Within the Churches of Christ in (much of) Africa, levels of higher education among the more youthful membership manifestly have outpaced the level of education of most of those who are trained in SoPs. The SoP model of training leaders, without doubt, has been a tremendous blessing in preparing evangelists and leaders for the churches (and continues to make a positive impact in some places on the continent). This notwithstanding, the duration, nature, and scope of education offered by the SoPs, as well as academic capacity of many of their teachers, libraries, and so on, call into question whether the graduates are adequately equipped to address the complex social, political, economic, and religious contexts that now confront most emerging professionals.
Current Challenges Confronting SoP Graduates in Churches of Christ
As a consequence of secular higher education and exposure to the negative aspects of Western culture, young people in the church (i.e., the church’s future leaders) are increasingly questioning the realities that their parents and grandparents took for granted. Large numbers of the educated, young Christians seem unsatisfied with the answers their Christian parents or preachers provide them: for example, belief in the Bible/Christianity as the only source of truth, compatibility of science and religion, slavery of Africans and colonial entanglement, and so on.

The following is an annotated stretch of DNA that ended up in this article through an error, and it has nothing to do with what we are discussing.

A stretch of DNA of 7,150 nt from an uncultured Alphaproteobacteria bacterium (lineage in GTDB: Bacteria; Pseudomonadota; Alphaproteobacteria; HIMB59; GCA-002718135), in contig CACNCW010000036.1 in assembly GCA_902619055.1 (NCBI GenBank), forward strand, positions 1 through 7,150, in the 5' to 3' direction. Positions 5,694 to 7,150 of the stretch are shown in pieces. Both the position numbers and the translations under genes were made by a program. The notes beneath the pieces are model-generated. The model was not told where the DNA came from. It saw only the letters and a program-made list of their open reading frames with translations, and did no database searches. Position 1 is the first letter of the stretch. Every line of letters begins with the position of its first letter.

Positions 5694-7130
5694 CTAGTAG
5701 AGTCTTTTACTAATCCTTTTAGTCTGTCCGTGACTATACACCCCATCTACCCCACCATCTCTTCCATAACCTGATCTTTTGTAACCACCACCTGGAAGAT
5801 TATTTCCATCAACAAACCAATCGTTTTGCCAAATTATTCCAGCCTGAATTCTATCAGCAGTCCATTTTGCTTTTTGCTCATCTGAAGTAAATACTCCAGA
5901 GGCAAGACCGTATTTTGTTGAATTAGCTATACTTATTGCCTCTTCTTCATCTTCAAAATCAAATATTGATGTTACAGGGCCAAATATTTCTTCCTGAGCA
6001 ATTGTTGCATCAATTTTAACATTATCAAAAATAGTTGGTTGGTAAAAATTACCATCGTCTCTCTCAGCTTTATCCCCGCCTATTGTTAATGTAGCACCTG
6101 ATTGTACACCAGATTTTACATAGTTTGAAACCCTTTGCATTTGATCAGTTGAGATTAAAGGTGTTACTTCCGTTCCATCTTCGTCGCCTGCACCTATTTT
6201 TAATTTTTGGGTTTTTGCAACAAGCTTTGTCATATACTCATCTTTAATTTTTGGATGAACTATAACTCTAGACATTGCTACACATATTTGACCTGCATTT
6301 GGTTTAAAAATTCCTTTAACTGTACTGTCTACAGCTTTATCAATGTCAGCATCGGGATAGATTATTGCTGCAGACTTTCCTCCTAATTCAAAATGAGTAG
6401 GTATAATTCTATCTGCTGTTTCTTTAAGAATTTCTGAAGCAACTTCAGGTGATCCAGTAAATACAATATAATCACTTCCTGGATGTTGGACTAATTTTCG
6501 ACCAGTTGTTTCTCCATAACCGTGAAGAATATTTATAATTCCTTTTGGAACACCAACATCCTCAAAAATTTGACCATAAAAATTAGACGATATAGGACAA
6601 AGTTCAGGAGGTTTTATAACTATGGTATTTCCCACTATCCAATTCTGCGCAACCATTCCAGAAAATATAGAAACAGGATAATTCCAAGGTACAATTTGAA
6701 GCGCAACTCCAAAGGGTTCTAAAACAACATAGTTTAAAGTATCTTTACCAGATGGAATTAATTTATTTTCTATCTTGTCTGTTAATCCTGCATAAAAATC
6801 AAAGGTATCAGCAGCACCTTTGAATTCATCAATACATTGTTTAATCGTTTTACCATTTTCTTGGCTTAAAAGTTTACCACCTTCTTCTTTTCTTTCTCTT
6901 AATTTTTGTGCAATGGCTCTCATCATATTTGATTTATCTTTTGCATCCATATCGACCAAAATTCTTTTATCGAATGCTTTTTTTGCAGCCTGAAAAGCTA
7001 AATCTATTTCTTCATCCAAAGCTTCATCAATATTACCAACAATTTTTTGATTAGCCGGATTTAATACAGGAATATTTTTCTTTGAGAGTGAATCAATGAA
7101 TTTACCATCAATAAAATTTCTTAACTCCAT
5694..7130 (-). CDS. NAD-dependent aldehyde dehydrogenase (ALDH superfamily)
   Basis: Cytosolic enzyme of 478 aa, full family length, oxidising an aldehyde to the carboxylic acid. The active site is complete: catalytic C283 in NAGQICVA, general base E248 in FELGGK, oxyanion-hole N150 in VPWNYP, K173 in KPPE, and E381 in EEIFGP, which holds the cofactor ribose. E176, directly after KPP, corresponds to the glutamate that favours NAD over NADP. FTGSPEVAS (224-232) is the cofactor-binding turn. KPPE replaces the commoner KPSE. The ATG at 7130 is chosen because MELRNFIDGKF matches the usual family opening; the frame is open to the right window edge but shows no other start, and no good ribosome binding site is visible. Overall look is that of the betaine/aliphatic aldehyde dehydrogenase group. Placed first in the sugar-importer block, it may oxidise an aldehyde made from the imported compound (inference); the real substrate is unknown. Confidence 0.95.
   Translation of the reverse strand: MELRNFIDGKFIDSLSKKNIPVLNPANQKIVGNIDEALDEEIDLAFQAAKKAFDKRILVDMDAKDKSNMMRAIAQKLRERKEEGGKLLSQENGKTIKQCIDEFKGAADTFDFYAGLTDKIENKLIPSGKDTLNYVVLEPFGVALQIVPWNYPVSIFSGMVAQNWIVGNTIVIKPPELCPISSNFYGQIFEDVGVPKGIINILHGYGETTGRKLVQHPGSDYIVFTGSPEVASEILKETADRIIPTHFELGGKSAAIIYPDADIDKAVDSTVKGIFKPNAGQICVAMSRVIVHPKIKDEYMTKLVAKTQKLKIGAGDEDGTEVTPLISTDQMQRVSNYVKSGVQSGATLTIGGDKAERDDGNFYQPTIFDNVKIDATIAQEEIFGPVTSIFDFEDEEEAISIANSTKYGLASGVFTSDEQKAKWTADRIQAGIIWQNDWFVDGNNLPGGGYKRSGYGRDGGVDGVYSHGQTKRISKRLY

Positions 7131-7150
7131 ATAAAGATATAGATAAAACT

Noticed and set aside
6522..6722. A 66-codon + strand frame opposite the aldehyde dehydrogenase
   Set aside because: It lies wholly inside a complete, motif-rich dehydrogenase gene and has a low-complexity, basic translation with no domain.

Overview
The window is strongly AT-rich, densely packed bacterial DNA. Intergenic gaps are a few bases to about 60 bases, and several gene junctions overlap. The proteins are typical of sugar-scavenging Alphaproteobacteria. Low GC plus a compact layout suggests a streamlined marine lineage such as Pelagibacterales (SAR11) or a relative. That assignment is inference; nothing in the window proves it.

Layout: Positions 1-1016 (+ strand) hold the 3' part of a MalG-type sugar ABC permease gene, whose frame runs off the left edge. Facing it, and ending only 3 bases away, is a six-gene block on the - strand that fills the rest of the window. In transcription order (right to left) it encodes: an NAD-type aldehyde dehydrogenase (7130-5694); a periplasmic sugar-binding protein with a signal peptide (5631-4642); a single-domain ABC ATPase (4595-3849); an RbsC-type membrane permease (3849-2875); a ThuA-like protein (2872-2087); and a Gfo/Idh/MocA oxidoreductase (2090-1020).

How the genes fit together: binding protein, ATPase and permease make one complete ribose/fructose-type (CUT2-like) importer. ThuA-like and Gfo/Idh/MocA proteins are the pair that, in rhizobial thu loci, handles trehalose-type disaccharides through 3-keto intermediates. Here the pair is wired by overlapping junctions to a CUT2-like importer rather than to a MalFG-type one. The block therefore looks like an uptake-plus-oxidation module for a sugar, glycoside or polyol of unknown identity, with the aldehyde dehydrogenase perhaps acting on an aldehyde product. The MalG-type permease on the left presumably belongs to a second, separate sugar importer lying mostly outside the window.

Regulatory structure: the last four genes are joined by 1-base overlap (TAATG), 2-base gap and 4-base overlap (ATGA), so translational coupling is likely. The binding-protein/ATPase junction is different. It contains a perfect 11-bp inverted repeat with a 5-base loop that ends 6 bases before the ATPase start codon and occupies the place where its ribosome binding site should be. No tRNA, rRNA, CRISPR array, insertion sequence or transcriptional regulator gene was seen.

Part of the apparent disillusionment of many youth in the Churches of Christ in Africa comes as a consequence of unmet expectations that their preachers provide persuasive philosophical/theological responses to questions and issues prompted by the cultural milieu. They expect (even need) the leaders of the church to put into place practical interventions that would address societal problems like youth unemployment, livelihood empowerment, tribal/civil war, terrorism, and environmental degradation. Therefore, beyond teaching people what they must “do to be saved,” church leadership and especially preachers require help in being equipped to provide reasonable, Christian responses to the concerns of the burgeoning generation of leaders of the African church.